Today, Taylor and Spencer are discussing The Mighty Thor 4, originally released February 17th, 2016.
Taylor: As much as I try, I can’t escape news and opinions surrounding the Democratic and GOP primary elections. Don’t get me wrong, I like to be informed about what’s happening, but every time I log on to the internet (and social media in particular) I’m bombarded by opinions about Trump, Sanders, Clinton, Rubio, Cruz, and yes, even Jeb Bush. It’s not wrong to have a strong opinion about what’s happening in national politics, but I just don’t want to hear what everyone thinks about it all the damn time. There’s a time and a place to discuss these things and there are also a lot of subtle ways these issues can be discussed, none of which involve Facebook and the reposting of articles that support your particular belief. The Mighty Thor 4, as it always has, impresses me not only with its overall quality but, in this case, also with its subtle commentary on national politics.
Today, Taylor and Andy Spencer are discussing The Mighty Thor 3, originally released January 13th, 2016.
Taylor: I recently learned that I have a reputation for being a strict teacher at my school. This revelation came as a bit of a surprise to me since I feel like I’m not any more strict than my fellow teachers. I’m not bothered by having this reputation but I do find it interesting that I had no idea this is how I was viewed by my students. But I guess that’s ultimately the thing about a person’s reputation; no matter how hard you work to craft it or understand it, you ultimately have no control over what it is. For most of us this isn’t a huge issue, we move on with our lives no matter how others view us. If you’re Loki, however, and the fate of the ten realms rests on your actions and how others see you, it’s a completely different story. Continue reading →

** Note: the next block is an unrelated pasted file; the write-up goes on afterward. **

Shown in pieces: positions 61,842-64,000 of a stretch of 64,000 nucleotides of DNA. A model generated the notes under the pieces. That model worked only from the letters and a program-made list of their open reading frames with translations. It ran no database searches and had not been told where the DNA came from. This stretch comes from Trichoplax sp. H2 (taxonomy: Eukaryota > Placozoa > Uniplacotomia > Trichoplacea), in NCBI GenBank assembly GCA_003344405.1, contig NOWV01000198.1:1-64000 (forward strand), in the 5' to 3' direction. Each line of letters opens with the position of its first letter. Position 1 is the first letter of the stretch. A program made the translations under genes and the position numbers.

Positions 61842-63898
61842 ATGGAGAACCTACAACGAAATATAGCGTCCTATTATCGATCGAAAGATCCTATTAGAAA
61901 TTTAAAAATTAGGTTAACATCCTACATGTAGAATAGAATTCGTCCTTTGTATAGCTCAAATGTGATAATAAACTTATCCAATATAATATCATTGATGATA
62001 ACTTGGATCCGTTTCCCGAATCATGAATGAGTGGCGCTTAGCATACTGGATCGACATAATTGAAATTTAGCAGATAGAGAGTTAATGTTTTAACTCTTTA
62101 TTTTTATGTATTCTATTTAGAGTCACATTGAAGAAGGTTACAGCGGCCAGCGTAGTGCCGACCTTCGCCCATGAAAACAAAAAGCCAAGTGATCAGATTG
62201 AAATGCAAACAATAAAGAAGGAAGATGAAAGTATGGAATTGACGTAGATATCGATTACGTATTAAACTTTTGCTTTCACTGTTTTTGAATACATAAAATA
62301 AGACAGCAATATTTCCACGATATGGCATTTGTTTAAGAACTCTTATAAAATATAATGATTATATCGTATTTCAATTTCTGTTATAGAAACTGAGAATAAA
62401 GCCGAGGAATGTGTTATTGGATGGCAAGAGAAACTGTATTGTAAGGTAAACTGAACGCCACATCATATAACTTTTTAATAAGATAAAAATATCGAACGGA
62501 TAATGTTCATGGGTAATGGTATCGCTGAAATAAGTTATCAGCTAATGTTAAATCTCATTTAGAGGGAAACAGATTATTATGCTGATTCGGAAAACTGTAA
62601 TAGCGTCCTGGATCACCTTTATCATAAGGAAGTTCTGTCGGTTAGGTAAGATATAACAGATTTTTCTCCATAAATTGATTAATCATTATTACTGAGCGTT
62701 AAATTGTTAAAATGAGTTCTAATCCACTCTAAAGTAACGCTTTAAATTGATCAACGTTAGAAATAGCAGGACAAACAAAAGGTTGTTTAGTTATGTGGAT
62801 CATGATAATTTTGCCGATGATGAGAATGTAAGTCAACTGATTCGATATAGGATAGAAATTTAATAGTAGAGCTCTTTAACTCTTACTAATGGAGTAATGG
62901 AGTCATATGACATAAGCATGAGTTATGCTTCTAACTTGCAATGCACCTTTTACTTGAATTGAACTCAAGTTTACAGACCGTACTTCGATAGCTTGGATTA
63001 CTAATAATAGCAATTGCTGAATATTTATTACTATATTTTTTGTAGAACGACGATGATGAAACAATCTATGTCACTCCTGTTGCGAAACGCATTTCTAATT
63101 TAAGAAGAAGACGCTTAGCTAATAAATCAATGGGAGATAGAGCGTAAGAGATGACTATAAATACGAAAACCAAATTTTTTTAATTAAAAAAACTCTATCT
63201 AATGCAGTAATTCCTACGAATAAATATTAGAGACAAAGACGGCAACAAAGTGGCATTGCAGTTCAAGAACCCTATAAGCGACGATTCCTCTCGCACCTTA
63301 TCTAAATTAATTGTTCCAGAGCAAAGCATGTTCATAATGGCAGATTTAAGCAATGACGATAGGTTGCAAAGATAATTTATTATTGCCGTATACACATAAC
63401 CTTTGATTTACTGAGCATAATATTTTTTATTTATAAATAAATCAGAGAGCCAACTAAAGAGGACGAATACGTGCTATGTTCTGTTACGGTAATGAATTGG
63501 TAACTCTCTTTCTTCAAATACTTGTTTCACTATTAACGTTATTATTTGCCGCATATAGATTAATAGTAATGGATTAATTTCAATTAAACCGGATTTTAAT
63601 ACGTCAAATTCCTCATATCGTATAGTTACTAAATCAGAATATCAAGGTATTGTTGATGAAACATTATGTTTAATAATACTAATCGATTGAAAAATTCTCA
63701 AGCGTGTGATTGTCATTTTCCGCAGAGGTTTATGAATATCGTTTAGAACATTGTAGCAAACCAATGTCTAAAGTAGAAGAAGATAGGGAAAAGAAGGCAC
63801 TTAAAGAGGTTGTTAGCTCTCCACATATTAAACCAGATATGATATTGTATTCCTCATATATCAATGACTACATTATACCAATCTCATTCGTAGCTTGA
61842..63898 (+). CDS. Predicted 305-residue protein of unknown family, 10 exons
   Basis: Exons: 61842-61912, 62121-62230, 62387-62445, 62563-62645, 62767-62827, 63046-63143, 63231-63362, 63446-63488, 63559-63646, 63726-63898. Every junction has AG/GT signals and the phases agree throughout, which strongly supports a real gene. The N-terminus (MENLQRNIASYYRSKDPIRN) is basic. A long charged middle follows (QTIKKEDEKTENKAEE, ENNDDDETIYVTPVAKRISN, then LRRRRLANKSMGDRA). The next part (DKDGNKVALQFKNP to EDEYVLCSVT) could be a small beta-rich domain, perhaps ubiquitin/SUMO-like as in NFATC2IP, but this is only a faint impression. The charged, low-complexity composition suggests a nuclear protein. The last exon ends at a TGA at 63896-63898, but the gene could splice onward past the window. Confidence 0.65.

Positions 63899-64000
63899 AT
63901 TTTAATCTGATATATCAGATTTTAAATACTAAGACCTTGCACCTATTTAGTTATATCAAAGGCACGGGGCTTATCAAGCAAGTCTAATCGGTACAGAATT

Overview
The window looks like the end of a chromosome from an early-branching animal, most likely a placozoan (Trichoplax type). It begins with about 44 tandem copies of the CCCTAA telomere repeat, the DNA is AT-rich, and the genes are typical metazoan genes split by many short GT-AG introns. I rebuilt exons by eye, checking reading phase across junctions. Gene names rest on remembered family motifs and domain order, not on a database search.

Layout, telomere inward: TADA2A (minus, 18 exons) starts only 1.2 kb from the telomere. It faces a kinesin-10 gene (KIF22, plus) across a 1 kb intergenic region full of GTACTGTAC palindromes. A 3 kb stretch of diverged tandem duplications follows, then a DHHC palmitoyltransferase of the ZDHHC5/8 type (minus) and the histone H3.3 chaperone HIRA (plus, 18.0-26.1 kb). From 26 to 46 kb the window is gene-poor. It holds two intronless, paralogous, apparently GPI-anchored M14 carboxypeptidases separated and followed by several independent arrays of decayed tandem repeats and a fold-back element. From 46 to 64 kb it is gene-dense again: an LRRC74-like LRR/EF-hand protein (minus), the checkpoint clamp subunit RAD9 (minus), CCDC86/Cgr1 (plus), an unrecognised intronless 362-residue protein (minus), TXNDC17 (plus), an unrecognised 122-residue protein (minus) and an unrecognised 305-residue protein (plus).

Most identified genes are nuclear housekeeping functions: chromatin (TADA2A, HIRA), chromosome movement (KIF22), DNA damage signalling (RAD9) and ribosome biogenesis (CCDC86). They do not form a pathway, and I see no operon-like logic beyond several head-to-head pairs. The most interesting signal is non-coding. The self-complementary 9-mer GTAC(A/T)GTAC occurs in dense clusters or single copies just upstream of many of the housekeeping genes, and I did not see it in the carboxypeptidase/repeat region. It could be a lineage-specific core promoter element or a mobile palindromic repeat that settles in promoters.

Today, Patrick and Taylor are discussing The Mighty Thor 2, originally released December 16, 2015.
Patrick: I don’t remember the first time I saw Star Wars. They were just sort of always on when I was a kid – like E.T. or the first Back to the Future movie. I do, however, remember the first time I paid attention to Star Wars: it was the scene in A New Hope where Luke and Ben meet Han and Chewie in the Cantina. I knew there were spaceships and explosions and epic laser-sword fights in the other movies, but the Cantina scene uniquely made me question the nature of the Star Wars universe. Who are all these crazy looking dudes? Why are they all having a drink together? What’s the deal with this band? No one minds that Obi-Wan just sliced a dude’s arm clean off? I rewatched that scene more times than I can count, and every time, my imagination ignited with what I could only guess their individual stories to be. My imagination isn’t that obsessively active anymore, but a handful of details can still make me feel that a fictional world is real, vital, and bigger than what we see on the screen or page. Jason Aaron and Russell Dautermann’s The Mighty Thor 2 is so packed with these details, it’s like an entire universe unto itself.
Today, Taylor and Drew are discussing The Mighty Thor 1, originally released November 18th, 2015.
Taylor: By now we all know the premise of Breaking Bad: a chemistry teacher diagnosed with lung cancer turns his skills to dealing meth and things spiral out of control from there. While this is an interesting premise, it’s not what makes the show great. What makes it great is the colossal character study it became. The show ponders why Walter White does the things he does and what drives him to do it. Naturally, his cancer diagnosis is a catalyst for much of the action Walter takes. And while his disease spurs him on to nefarious pursuits, others react to the disease more nobly. Case in point: Dr. Jane Foster aka Thor. Rather than let cancer eat away at her body and her sole like Walter, Jane uses it to motivate ever greater and more altruistic deeds. Continue reading →